Best known for the mind-altering experiences they induce, hallucinogen drugs amplify a person’s sensory perceptions to the point where he or she starts to see, hear and/or feel things that aren’t real. Hallucinogen effects can also incite delusion-based thinking as well as alter a person’s sense of self-awareness, according to Bryn Mawr College.
These effects in general can produce transcendent-like experiences, opening one’s mind to new understandings and perspectives; however, at any given time, users may also experience “bad trips” made up of frightening renditions of a their deepest, darkest fears. In order to alter the mind’s perceptions of reality, these drugs interfere with the brain’s chemical processes in dangerous ways.
Some of the more commonly used hallucinogens include:
When hallucinogen abuse becomes an issue, drug effects can leave lasting impressions on the brain’s overall workings, compromising a person’s mental health in the process. While not nearly as addictive as other types of drugs, such as opiate and stimulants, hallucinogen abuse can lead to addiction over time when left untreated.
Long-Term Effects of Hallucinogen Abuse on Mental Health
People who engage in hallucinogen abuse can develop a condition known as Hallucinogen Persisting Perception Disorder, or HPPD. In effect, users begin to experience certain residual drug effects on a regular basis. HPPD effects typically take the form of:
- Flashbacks of prior drug trips
- Seeing objects move
- Seeing trails behind moving objects or people or seeing light trails
- Intensified color perception
- Seeing halos around objects and people
- Feeling dissociated or disconnected from one’s everyday life
According to the Journal of Drugs and Alcohol Dependence, these residual effects reflect a state of chemical imbalance in the brain and can persist long after the drug wears off. Any one of these effects can happen at random, which can be dangerous when carrying out certain everyday tasks, such as driving.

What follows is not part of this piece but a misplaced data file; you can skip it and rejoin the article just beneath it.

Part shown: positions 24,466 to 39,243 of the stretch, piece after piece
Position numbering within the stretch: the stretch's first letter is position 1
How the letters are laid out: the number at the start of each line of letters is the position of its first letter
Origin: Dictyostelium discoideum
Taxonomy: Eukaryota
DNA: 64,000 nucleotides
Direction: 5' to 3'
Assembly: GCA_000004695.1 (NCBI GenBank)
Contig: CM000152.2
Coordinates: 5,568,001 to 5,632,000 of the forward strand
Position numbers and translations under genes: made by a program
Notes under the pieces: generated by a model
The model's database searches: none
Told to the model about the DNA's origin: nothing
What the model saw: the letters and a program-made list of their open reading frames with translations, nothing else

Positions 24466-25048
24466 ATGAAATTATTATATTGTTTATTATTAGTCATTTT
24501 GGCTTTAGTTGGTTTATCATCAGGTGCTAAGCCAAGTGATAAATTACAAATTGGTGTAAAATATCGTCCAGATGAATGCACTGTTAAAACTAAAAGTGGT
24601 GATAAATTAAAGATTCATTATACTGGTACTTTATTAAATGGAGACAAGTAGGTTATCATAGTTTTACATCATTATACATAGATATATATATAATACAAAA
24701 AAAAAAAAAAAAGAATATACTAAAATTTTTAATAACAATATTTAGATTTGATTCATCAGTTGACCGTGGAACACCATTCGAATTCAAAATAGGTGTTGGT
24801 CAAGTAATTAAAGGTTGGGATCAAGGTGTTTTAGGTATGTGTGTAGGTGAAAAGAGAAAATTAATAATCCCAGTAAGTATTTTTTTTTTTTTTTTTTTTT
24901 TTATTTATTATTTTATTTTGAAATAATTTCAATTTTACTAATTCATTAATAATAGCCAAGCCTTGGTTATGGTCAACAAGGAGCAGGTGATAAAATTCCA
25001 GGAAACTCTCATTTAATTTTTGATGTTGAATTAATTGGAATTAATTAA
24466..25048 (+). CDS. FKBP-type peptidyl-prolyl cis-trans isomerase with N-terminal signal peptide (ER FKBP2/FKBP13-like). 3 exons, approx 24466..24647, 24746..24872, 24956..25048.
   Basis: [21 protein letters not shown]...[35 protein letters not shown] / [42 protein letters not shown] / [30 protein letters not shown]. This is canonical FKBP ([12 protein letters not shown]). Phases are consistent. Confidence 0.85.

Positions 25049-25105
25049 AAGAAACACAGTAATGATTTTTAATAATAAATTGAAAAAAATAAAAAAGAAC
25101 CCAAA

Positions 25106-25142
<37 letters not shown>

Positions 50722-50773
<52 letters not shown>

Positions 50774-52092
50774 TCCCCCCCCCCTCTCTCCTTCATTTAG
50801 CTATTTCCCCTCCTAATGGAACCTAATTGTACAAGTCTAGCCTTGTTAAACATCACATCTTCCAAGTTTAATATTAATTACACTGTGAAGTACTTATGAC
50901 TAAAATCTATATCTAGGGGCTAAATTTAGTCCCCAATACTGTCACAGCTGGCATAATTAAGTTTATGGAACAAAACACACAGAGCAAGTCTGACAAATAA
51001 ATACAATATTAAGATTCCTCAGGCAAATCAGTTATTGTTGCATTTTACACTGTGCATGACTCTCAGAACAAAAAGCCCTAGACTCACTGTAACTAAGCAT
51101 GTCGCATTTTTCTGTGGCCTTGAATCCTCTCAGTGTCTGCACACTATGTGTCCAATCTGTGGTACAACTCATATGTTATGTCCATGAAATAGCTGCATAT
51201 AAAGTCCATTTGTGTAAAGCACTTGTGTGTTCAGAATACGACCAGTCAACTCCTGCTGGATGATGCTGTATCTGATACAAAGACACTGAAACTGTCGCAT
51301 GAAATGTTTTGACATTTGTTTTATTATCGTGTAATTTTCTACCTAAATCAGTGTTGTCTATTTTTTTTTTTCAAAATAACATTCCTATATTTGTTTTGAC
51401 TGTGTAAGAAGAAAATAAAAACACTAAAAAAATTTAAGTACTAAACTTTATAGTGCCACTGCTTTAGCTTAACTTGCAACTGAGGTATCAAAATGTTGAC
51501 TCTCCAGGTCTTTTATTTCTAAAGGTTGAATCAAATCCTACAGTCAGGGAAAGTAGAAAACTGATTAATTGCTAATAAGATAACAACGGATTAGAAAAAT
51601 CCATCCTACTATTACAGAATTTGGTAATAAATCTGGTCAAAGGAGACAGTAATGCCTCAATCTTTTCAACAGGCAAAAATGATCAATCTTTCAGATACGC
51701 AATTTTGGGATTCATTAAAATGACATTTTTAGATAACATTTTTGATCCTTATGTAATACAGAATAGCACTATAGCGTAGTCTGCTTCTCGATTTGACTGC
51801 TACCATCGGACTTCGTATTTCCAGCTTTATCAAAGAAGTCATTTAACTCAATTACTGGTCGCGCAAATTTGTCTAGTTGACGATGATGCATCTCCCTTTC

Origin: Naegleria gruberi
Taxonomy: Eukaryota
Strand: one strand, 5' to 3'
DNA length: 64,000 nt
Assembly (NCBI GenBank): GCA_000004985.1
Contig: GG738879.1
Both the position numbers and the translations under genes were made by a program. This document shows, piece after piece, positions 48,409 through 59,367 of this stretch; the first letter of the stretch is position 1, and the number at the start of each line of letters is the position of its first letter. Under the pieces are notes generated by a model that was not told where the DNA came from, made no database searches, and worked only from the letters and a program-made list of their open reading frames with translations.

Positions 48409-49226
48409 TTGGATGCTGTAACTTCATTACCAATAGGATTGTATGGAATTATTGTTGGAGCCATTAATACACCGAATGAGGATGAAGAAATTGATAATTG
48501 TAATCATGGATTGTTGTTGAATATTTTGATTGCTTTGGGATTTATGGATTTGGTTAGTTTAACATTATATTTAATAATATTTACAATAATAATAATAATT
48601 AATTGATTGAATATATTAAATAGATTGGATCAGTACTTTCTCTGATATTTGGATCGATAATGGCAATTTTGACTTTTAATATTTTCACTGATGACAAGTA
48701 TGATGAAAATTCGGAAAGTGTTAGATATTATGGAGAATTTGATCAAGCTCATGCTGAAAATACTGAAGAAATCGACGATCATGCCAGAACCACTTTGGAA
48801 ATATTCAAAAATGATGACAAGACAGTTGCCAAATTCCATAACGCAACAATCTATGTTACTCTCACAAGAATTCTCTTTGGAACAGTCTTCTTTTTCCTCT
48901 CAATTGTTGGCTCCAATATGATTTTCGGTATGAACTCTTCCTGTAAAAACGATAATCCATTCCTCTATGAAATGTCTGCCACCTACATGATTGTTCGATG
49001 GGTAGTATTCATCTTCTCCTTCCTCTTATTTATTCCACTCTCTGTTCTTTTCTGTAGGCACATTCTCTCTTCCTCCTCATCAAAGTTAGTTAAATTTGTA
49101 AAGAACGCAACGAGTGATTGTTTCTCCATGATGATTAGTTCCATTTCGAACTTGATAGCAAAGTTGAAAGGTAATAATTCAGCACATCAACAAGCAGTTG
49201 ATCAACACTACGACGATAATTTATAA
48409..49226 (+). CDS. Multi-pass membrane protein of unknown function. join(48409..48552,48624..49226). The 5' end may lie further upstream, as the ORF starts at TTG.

Risks factors for developing mental health complications and/or HPPD include the following:
- Frequent use of LSD
- Having a long history of using strong hallucinogen drugs
- Pre-existing depression symptoms
- Pre-existing anxiety-type symptoms
While frequent hallucinogen abuse greatly increases the likelihood of developing HPPD, a person can in fact contract the condition as of the first time using one or more hallucinogen-type drugs, according to Western Carolina University. Overall, much of the danger involved hallucinogen abuse has to do with the unpredictable effects these drugs cause as well as how any one drug may interact with each person’s physiological makeup.
When to Get Help
In general, the damaging effects of hallucinogens result from their impact on serotonin processes in the brain. Serotonin, one of a handful of essential neurotransmitter chemicals plays a central role in regulating mood state, thinking processes, perception and reasoning. With ongoing hallucinogen abuse, damage done to these processes inevitably affects a person’s mental health as well as his or her emotional well-being.
If you or someone you know struggles with hallucinogen abuse and have further questions about its effects on mental health, please don’t hesitate to call our toll-free helpline at 800-411-9312 (Who Answers?) for more information.
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